MOT crisis: 12 weeks before new vehicle lifts will arrive, says MLA

MOT tests have been suspended for cars and light vehicles across Northern IrelandMOT tests have been suspended for cars and light vehicles across Northern Ireland
MOT tests have been suspended for cars and light vehicles across Northern Ireland
It will take 12 weeks for new equipment to arrive to replace faulty vehicle lifts that brought MOT testing to a halt, a member of Stormont’s infrastructure committee has said.

MOT testing for cars and light vehicles has been suspended across Northern Ireland as a precaution, after faults were identified in vehicle lifting equipment.

Two new lifts arrived yesterday but these had been ordered some time ago.

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UUP MLA and Stormont infrastructue committee member Roy Beggs told the News Letter last night the “first batch” of replacement lifts could take around 12 weeks to arrive.

“There are two lifts being installed as we speak but they were ordered already,” he said.

“These manufacturers do not have this equipment sitting on the shelf. I am told that the first batch of ramps is likely to take 12 weeks.

“I don’t know how long it will take for the rest to arrive — I am told there are 55 required.”

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He continued: “There are also issues around the purchasing arrangements. Obviously this is very urgent but there are restrictions around the value of the contract. Everybody needs to work very closely together to make sure that bureaucracy doesn’t hold this back.”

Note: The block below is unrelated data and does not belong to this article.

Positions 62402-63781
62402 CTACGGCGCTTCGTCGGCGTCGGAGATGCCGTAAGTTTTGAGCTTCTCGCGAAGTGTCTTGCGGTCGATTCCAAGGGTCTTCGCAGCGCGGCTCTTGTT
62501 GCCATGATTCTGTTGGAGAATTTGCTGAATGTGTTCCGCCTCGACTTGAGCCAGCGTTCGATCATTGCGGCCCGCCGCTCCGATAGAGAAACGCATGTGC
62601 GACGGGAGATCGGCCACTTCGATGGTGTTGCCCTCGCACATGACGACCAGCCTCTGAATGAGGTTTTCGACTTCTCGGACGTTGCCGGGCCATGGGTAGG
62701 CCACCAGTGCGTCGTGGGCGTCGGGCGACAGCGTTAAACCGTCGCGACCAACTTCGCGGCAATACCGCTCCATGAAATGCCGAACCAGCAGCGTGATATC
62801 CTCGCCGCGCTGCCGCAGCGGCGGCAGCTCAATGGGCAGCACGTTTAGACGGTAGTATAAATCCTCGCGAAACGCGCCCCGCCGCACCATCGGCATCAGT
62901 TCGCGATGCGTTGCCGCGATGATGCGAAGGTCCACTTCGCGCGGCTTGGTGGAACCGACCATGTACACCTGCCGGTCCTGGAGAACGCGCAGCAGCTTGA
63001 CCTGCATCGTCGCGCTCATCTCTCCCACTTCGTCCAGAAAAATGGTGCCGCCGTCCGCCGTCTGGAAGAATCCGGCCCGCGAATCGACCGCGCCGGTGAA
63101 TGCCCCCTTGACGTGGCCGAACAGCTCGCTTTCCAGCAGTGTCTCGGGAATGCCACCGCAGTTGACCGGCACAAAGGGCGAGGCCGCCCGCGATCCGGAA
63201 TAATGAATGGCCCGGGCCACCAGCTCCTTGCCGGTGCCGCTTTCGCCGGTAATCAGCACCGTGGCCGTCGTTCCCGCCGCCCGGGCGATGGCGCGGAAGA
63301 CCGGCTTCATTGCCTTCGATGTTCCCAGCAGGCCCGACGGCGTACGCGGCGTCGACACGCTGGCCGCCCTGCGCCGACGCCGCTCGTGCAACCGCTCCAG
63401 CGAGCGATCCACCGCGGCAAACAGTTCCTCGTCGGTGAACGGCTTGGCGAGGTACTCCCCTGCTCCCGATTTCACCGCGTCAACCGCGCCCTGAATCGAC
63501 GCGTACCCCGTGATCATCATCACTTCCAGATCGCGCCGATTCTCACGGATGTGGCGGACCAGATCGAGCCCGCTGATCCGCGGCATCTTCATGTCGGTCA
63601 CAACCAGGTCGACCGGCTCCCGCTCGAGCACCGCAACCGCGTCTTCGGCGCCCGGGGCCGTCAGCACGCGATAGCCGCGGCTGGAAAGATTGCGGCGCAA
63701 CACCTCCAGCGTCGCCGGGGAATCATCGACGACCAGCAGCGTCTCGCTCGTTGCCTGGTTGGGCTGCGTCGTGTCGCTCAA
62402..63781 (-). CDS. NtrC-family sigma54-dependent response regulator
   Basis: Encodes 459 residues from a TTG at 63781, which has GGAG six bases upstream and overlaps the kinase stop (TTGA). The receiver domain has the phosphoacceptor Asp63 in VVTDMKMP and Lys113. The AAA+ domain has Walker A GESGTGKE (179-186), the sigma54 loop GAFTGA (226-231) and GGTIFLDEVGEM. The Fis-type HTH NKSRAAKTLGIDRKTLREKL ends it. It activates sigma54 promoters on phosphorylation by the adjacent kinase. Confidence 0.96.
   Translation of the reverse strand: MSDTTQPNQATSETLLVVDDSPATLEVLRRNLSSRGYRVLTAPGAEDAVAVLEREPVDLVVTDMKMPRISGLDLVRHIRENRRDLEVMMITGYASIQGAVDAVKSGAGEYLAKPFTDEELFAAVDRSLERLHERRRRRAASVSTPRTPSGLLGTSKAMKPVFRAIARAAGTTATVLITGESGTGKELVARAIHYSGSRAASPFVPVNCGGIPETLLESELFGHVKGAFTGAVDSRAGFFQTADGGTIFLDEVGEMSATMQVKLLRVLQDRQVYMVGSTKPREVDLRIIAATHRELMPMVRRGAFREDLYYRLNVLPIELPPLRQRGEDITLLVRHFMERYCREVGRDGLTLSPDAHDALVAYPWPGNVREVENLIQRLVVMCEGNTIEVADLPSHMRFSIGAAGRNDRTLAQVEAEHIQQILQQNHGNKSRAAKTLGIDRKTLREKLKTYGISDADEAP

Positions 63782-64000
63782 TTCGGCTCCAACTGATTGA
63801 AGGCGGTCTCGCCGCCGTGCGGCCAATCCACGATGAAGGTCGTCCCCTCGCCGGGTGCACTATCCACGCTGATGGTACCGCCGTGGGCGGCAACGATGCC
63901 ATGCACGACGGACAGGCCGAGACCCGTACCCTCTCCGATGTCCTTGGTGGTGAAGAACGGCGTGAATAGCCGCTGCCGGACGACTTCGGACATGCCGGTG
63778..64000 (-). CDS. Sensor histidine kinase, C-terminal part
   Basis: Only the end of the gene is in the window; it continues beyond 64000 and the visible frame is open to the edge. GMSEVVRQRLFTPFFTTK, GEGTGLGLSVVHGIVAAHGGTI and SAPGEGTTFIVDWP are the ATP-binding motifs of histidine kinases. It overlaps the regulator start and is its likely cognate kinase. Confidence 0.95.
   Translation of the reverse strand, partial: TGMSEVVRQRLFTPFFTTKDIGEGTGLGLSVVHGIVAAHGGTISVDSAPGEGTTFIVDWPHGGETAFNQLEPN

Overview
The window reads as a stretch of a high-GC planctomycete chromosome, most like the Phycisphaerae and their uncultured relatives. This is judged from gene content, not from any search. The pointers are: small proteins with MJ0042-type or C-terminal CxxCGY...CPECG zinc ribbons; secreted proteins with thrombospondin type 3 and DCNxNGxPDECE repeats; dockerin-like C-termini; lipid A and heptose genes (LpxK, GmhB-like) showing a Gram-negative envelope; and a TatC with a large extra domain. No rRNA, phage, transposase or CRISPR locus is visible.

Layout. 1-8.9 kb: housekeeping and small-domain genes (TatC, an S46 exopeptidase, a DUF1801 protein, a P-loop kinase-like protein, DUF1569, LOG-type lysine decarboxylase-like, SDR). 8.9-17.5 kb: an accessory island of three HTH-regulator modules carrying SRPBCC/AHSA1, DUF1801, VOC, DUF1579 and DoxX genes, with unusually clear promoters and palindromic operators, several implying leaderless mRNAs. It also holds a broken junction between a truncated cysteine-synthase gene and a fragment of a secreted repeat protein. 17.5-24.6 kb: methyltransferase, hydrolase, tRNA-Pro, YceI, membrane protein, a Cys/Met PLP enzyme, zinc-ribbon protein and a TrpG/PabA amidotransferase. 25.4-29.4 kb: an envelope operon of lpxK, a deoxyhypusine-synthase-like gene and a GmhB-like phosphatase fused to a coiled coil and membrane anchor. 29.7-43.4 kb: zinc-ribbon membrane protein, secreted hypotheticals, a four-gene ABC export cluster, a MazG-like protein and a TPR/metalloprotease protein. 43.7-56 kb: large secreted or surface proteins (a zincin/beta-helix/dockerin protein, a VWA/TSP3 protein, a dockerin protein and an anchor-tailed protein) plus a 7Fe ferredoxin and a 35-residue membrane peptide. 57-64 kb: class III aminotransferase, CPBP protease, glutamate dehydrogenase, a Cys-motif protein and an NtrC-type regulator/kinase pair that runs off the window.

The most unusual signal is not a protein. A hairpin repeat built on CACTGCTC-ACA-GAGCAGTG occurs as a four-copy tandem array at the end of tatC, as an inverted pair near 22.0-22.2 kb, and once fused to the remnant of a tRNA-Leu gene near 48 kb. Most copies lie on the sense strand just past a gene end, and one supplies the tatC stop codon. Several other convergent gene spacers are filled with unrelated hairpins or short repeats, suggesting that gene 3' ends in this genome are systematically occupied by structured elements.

Meanwhile, the PSNI has said officers will be encouraged to exercise discretion for drivers caught without an MOT certificate, in light of the recent shambles.

For drivers whose MOT certificate is expiring, four-month extensions are being granted by the Driver and Vehicle Agency (DVA).

But this excludes four-year-old vehicles due to undergo their first MOT test since there is no certificate to extend.

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For these drivers, the PSNI has said officers will use discretion unless the vehicle is not deemed “roadworthy”.

And since a valid MOT is required to tax a vehicle, the Driver and Vehicle Agency (DVA) has asked the agency in charge of vehicle tax, the Driver and Vehicle Licensing Agency (DVLA), not to “penalise” drivers due to the MOT disruption.

But there have been calls for further steps to be taken to clear up the situation.

Sinn Fein’s Cathal Boylan and Mr Beggs have each suggested extending the length of time before new cars are required to undergo MOT tests.

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Mr Boylan said: “Sinn Fein have raised the possibility of providing a one-year extension on the requirement for four-year-old cars to get tested.”

Mr Beggs said: “Exempting four-year-old cars could free up more lanes.”